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«who was first?». As in other comparable cases of such astonishing synchronicity, it is more important to look at the differences and the common, time-related context. But there is a particular sense of competition between Paik and Vostell: they knew each other, and so it is perfectly possible that an idea was taken over in this case. I would just like to say this about the point here: there is no doubt that Paik was the first to show his TV works. He worked on them for about a year in advance, but then kept them hidden in his «secret studio,» so that no one could get ahead of him.[27] Vostell and Paik were aware of each other's similar ideas, and Paik refers to «Vostell's idea (Décollage television)» in 1963 in the leaflet accompanying the «Exposition of Music—Electronic Television.» But it remains difficult to assess how much Vostell had already developed ideas and sketches for TV pieces as early as 1958 or 1959, and above all how much he put these into practice.[28] He had definitely not published any references to his TV concepts before his visit to Paik's Wuppertal exhibition, which he easily could have done in the magazine «Dé-collage,»


which he published himself.[29]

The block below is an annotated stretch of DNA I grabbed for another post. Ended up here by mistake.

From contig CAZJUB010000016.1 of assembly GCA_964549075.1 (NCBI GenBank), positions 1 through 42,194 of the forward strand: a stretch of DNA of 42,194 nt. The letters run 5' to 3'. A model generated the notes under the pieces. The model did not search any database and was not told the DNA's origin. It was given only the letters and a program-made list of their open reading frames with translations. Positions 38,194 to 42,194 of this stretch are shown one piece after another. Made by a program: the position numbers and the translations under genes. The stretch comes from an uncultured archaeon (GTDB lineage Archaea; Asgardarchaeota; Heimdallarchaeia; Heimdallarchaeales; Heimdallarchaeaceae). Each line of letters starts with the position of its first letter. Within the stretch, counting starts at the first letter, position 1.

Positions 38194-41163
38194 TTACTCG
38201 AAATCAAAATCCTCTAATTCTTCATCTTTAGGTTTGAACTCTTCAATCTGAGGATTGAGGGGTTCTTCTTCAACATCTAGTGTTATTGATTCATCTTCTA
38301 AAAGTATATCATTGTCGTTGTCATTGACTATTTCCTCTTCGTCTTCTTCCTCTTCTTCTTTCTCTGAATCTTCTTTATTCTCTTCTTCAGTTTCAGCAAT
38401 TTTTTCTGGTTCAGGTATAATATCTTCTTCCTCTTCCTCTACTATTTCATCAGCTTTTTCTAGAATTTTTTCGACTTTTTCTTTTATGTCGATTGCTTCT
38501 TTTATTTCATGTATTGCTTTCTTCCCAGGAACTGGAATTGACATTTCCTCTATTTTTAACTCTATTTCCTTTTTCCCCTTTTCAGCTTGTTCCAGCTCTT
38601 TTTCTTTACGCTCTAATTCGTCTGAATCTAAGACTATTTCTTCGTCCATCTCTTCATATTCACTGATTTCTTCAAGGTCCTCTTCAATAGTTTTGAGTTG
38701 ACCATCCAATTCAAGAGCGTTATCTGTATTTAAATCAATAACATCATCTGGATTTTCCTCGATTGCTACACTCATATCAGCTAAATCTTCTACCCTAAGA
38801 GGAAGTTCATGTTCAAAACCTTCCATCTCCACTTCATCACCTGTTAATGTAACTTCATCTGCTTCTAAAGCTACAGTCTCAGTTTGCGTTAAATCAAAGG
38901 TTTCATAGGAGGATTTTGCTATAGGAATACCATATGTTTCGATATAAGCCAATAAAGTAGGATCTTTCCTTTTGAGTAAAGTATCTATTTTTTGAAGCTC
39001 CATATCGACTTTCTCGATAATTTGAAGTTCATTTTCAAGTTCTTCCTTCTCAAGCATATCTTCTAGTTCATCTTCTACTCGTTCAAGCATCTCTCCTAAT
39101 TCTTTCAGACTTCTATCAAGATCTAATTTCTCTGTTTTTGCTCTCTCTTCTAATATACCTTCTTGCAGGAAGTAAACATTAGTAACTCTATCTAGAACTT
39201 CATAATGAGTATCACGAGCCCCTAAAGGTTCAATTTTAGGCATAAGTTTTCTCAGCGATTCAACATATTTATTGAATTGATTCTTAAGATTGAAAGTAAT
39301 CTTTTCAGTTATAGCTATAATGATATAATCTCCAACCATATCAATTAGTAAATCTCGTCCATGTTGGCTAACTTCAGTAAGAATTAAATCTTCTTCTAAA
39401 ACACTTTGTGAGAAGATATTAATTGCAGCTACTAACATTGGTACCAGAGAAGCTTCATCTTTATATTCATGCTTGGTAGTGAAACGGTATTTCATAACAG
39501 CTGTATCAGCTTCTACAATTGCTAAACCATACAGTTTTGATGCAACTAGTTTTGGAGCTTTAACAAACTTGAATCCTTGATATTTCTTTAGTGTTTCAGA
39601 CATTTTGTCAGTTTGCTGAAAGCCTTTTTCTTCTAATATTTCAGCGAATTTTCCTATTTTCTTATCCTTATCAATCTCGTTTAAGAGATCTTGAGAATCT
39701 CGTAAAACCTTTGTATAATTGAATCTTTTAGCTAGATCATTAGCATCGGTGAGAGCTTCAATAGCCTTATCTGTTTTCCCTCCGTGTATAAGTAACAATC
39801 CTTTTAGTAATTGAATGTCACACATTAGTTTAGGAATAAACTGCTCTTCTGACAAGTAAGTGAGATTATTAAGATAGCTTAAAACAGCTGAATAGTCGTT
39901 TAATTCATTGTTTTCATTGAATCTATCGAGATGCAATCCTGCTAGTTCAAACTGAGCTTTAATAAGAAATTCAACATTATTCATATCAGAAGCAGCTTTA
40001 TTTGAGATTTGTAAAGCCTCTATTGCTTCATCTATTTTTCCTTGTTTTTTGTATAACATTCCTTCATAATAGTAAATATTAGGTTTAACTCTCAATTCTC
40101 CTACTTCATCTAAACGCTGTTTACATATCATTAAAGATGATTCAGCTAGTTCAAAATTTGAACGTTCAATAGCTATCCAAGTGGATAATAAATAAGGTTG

In terms of content it is clear that Vostell's work with television is closely linked with his pictorial work, and that he did not undertake any sophisticated interventions into the sets' electronics, but just interfered with the TV image externally or by changing programs— and anyway according to his score he had thirteen stations at his disposal because of the larger range of channels available in the USA. In terms of strategy, it was certainly clever of Vostell to place his events in New York, right in the middle of the emerging 1960s art scene. Paik's Wuppertal exhibition reached a very limited public in comparison. Shortly after this Paik also moved to New York, where he started to work with video from 1965.[30] As well as having access to the latest technology, a decisive factor for him was that something that had already been done in Europe had to be repeated in the artistic metropolis of New York to attract the art world's attention.[31] Instead of using Debord's destructive strategy, as taken up by Vostell, Paik opted for extending Cage's receptive strategy to productive work with the medium.

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